“We changed this year our registration process for French Immersion kindergarten. We went to a little bit earlier. We have 31 spaces available for French immersion kindergarten and I believe we have 25 or 26 current registrants.” 

Aziz does expect the remaining spots for September to be filled in do-course. But did mentioned a few of the problems the board is facing.

“Some people don’t necessarily connect to the typical media pieces. They may not listen to the local radio, may not engage in reading the local newspaper and they may not go to our website. And if you’re a brand-new parent you may not even know that you’re suppose to access those pieces,” said Aziz. “We’re fairly confident that Collettville will be full.”

Superintendent Stephen McNiven did mention that they plan to continue their new format of opening the French Immersion enrollment prior to the general enrollment.

Registration for general kindergarten is also now open.


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Earlier this year, the Merritt City Council unanimously approved a recommendation to apply for a pair of grants; the B.C Provincial Nominee Entrepreneur Immigration Regional Pilot and the Rural and Northern Immigration Pilot. On Thursday the city found out it had been successful in its application.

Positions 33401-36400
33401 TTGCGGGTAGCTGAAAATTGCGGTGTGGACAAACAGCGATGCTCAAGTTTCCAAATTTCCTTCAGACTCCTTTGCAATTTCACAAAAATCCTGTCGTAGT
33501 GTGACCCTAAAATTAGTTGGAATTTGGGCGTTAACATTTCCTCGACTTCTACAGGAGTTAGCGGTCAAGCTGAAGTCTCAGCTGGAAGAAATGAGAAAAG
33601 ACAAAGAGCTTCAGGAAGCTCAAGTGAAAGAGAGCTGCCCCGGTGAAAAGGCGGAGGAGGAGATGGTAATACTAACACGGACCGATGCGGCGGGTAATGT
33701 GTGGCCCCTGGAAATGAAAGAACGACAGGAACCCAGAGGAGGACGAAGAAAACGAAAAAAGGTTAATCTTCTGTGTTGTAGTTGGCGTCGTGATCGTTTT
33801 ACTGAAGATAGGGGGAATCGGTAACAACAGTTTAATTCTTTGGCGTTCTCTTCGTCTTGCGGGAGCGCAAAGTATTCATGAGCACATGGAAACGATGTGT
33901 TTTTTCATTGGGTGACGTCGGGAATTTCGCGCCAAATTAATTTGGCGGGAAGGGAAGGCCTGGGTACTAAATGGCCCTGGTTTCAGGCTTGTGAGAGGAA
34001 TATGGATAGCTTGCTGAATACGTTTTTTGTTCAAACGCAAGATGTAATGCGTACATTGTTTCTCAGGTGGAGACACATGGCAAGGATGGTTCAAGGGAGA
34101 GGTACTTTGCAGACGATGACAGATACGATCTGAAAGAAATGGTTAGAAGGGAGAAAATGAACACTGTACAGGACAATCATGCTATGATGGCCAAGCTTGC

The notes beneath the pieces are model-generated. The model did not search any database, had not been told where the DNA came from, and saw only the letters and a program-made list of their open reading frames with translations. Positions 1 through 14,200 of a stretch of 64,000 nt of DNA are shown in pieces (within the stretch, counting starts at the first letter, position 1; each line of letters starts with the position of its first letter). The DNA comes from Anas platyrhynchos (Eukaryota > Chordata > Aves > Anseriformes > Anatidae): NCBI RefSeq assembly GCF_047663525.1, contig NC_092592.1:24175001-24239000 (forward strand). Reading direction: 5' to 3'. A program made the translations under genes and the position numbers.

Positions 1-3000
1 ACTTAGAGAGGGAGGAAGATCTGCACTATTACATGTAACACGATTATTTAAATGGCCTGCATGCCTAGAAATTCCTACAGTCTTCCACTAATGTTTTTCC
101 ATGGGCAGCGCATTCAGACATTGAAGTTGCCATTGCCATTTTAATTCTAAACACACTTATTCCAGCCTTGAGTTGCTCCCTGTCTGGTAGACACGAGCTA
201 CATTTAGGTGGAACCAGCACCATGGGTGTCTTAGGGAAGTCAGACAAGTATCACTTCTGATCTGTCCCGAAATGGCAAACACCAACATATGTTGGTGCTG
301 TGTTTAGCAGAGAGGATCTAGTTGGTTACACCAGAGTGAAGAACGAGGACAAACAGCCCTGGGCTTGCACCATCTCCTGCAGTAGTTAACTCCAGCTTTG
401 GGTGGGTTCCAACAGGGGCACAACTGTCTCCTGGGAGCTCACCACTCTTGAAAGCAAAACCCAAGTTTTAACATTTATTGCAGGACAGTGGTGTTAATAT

The pilot program is designed to make it easier for foreign investors to come to Canada and more specifically to rural communities.

To enrol in the pilot, communities must have a population of fewer than 75,000 and be located 30 kilometres away from a municipality of more than 75,000. They must also identify three priority economic development sectors.

Successful applicants must maintain a minimum of 51% ownership (local partnerships are permitted) of their business and live in the community. They must also have more than three years of experience as an active business owner or more than four years as a senior manager within the last five years.

Interested foreign entrepreneurs are required to visit the community and present their business idea to make sure their business plan is consistent with the community's economic priorities.

Applicants to the B.C. Provincial Nominee Program Entrepreneur Immigration Regional Pilot must have a personal net worth of $300,000, make a minimum investment of $100,000 in a new business and create one new job.

“If we see a huge amount of business kicking tires. We will prioritize the businesses that are investing more in our local economy and the businesses that are providing more local employment over the ones coming in and just meeting those bare minimum requirements,” said Will George, Economic Development and Tourism Manager for the city of Merritt.